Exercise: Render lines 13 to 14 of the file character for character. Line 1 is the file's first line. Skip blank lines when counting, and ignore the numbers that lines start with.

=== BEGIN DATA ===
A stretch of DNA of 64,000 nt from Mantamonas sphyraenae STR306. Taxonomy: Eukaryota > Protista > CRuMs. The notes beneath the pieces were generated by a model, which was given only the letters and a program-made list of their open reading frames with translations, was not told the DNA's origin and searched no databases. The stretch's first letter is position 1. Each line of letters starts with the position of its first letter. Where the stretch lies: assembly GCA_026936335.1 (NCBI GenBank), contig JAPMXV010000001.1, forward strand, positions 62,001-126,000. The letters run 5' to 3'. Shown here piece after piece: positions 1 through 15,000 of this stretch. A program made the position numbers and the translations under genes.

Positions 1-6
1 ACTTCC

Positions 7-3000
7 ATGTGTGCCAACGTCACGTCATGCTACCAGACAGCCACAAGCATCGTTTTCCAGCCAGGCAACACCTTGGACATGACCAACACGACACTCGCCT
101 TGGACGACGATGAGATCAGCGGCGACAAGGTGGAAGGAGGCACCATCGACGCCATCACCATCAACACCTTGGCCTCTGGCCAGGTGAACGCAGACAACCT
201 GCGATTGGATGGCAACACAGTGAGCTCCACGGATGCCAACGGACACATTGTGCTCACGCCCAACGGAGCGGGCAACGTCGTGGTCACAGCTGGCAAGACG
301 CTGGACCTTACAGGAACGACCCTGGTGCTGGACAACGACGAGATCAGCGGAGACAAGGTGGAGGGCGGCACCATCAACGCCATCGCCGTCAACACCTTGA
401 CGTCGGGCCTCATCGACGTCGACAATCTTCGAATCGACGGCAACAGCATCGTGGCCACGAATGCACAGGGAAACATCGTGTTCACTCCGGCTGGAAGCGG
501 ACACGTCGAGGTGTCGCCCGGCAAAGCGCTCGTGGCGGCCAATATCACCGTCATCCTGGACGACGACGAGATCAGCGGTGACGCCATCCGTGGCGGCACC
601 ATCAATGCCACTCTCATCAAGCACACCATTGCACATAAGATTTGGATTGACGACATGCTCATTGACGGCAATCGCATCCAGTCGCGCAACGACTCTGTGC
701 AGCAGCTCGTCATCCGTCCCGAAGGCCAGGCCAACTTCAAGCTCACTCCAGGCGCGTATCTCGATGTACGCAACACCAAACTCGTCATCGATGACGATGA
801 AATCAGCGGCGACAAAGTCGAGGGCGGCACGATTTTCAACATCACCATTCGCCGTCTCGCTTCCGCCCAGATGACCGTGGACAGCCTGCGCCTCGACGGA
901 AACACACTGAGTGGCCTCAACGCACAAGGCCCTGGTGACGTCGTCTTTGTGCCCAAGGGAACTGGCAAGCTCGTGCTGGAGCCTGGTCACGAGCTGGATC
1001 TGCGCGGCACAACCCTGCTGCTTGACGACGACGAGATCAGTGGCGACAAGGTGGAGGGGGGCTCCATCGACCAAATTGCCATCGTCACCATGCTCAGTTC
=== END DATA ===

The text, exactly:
801 AATCAGCGGCGACAAAGTCGAGGGCGGCACGATTTTCAACATCACCATTCGCCGTCTCGCTTCCGCCCAGATGACCGTGGACAGCCTGCGCCTCGACGGA
901 AACACACTGAGTGGCCTCAACGCACAAGGCCCTGGTGACGTCGTCTTTGTGCCCAAGGGAACTGGCAAGCTCGTGCTGGAGCCTGGTCACGAGCTGGATC